Green party leader Peter Bevan-Baker says he is not fazed by Wade MacLauchlan’s early election call on Tuesday night.
Reached by phone on the way to a nomination meeting in New London, Bevan-Baker said he was going into the April 23 P.E.I. election campaign with confidence.
“Our party has never been as well prepared for any election,” Bevan-Baker said.
He pointed to the party’s recent fundraising successes – the party almost doubled its fundraising numbers in 2018 compared to 2017 – and said the party has been working on its campaign platform for over a year. The party has so far nominated 21 candidates.
But, he said, the most encouraging sign he has seen has been at the doors with voters.
“Every day when I'm out on the doors, I meet Islanders who, in their own way, will say 'we're ready for change’,” Bevan-Baker said.
"By that, I mean not just bringing back the guys we kicked out a couple of elections ago but profound, real change."
The Green party has been leading in opinion polls conducted by Corporate Research Associates since August of 2018. Bevan-Baker is currently the top choice for premier of 37 per cent of voters on P.E.I., head and shoulders above Premier Wade MacLauchlan, who is the pick of 20 per cent of voters.
Despite its popularity in polls, the Greens have far fewer resources than the PCs or the Liberals. The party raised just shy of $80,000 in 2018. Although the 2018 tallies for the other two mainline parties have not been released, the Liberals raised $362,209 in 2017, while the PCs raised $203,017.
"I'm blessed with a really level constitution. It takes an awful lot to get me riled up. I have no skeletons in my closet, I have nothing that they can bring up that can be of any consequence."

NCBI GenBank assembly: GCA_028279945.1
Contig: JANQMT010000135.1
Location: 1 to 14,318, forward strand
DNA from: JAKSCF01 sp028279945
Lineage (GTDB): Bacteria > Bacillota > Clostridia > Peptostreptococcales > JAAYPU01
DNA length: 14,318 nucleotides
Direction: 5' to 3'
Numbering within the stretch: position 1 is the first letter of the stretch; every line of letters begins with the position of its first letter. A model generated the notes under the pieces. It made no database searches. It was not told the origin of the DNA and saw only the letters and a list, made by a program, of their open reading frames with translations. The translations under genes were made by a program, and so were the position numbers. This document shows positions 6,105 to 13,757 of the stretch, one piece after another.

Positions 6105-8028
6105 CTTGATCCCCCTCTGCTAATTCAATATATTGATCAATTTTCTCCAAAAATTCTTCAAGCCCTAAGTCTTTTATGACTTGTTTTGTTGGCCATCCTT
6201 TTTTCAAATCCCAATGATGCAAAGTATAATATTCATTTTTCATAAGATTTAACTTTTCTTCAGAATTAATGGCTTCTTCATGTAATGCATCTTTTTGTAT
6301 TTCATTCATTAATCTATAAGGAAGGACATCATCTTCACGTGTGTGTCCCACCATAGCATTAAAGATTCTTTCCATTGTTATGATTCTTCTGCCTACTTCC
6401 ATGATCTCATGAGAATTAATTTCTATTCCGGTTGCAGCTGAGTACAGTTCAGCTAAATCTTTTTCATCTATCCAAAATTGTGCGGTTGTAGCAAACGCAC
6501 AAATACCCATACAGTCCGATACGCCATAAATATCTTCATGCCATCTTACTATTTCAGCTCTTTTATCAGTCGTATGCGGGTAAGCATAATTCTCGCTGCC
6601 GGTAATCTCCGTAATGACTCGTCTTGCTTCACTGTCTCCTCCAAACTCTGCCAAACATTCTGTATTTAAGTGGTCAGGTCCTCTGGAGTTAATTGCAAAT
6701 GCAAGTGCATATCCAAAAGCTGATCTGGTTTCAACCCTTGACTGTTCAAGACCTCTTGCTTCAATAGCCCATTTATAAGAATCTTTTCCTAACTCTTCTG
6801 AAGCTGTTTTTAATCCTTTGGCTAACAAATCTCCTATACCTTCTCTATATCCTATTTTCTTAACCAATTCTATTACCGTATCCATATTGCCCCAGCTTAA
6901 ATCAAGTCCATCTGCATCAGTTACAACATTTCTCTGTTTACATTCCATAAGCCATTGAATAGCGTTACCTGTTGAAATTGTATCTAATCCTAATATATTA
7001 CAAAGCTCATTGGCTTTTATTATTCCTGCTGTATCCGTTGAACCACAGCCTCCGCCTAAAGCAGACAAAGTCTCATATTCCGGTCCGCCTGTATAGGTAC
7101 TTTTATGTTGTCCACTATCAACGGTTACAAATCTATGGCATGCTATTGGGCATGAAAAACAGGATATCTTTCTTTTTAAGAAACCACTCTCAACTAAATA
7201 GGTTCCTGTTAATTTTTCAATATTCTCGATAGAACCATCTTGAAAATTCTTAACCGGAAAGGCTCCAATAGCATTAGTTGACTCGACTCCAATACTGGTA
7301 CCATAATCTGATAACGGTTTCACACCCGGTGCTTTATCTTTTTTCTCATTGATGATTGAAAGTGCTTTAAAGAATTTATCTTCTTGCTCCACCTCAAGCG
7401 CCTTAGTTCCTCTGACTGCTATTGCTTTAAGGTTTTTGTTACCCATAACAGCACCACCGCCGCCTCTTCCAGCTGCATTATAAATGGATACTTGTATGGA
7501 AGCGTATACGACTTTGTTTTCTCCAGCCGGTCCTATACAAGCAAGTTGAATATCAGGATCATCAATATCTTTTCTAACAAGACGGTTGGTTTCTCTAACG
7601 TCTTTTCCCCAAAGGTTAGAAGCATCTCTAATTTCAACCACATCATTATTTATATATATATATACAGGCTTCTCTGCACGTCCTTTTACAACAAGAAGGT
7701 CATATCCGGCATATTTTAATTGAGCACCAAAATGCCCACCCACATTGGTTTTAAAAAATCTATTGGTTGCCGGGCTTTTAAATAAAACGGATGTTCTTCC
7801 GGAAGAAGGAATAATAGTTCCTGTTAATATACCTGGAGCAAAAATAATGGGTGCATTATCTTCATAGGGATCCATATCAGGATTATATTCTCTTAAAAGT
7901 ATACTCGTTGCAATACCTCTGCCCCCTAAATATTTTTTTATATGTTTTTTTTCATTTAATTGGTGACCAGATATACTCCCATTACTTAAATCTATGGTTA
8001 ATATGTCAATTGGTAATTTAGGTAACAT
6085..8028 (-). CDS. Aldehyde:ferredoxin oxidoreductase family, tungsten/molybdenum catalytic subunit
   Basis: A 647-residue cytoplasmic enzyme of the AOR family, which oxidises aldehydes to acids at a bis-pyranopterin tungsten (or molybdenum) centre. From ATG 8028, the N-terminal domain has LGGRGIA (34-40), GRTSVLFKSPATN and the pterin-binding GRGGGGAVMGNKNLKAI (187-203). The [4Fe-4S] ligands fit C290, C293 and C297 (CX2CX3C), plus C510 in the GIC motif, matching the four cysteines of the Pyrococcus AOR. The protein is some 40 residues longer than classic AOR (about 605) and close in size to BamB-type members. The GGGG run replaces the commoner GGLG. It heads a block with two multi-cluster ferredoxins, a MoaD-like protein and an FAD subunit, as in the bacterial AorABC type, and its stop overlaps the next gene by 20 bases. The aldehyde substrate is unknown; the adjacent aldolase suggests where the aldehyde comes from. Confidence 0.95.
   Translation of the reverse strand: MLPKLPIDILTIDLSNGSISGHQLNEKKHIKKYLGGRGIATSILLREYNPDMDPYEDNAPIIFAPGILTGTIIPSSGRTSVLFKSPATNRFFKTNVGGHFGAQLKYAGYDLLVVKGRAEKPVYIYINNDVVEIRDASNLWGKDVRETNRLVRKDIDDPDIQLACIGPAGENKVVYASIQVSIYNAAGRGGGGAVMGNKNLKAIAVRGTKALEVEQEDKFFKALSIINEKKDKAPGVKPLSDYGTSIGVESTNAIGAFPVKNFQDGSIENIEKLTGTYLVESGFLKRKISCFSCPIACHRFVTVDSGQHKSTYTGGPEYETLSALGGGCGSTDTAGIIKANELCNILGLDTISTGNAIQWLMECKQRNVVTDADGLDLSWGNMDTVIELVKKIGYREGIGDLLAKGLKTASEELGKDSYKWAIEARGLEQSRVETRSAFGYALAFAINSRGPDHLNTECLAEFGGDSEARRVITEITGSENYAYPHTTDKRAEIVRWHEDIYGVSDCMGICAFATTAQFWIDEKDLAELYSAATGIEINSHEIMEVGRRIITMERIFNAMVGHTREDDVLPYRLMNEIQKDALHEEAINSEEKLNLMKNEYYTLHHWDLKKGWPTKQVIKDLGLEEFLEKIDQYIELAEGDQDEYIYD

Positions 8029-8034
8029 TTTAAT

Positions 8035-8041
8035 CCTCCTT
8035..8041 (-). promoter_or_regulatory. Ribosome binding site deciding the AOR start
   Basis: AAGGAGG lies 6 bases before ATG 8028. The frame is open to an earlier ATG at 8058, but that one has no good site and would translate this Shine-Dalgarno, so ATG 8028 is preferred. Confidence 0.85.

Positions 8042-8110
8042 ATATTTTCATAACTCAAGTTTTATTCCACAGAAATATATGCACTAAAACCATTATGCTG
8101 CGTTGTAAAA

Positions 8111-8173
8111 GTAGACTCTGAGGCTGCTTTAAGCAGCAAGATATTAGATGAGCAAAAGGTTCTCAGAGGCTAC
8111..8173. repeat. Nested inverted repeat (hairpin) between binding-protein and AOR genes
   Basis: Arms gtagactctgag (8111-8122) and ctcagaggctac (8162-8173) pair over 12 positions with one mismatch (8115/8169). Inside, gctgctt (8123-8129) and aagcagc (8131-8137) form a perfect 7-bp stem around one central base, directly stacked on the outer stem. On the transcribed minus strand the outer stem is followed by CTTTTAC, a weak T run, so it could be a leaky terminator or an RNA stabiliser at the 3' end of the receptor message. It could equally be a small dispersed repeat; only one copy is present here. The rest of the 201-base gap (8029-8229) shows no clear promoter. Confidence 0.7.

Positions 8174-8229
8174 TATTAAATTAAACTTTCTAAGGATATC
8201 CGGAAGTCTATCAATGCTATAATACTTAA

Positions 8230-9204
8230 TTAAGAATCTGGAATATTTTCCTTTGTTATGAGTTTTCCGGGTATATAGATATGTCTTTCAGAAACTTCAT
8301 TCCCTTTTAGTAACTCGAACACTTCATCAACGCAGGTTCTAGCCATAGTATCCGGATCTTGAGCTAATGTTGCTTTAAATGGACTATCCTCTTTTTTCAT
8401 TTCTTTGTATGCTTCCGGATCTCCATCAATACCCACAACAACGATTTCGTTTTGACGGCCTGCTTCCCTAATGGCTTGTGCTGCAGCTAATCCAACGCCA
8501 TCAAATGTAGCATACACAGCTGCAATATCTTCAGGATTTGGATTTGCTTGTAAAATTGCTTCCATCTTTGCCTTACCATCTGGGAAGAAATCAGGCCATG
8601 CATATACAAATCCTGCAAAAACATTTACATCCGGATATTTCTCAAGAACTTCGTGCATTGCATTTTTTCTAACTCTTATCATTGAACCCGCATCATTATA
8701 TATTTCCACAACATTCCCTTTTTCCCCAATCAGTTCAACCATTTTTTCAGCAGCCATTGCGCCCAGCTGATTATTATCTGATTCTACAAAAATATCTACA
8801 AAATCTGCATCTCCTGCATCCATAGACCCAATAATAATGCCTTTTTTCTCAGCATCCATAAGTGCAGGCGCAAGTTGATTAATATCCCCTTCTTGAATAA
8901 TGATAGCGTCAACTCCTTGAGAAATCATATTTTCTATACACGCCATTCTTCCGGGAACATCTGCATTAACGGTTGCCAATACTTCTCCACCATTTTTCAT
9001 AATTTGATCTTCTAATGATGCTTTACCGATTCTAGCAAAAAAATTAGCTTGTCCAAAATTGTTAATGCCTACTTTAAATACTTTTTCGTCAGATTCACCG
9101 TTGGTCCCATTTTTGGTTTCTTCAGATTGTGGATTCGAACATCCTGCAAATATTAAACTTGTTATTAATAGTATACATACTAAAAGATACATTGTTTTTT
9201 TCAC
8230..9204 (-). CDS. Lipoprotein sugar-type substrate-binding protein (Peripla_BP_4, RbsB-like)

Party representative Jordan Bober said the party’s candidates have been focusing on door-to-door engagement more than flashy announcements or expensive ads.
"In terms of our strategy, it's really just about getting to all the doors in a way that people have not experienced from the Green party in the past," Bober said.
Bober said candidates have largely avoided using talking points and have instead focused on asking voters what their priorities are.
Bevan-Baker said the fact that the party is a new alternative to voters has been helpful in its outreach to many people.
“Greens are on the rise in many parts of the world,” he said.
“That is, in part, a rejection of conventional politics and unimaginative politicians.”
With Bevan-Baker’s popularity will come challenges. Other parties have begun taking aim at the former dentist.
During a speech Tuesday night, in which he publicly announced his election call, Premier Wade MacLauchlan referred to Bevan-Baker as an “untested leader” and a “career politician”.
"The future of our province is too important to risk on uncertain, potentially expensive social experiments led by a career politician," MacLauchlan said.
Bevan-Baker said he was undeterred by the criticism he has received.
"I'm blessed with a really level constitution. It takes an awful lot to get me riled up," he said.
"I have no skeletons in my closet, I have nothing that they can bring up that can be of any consequence."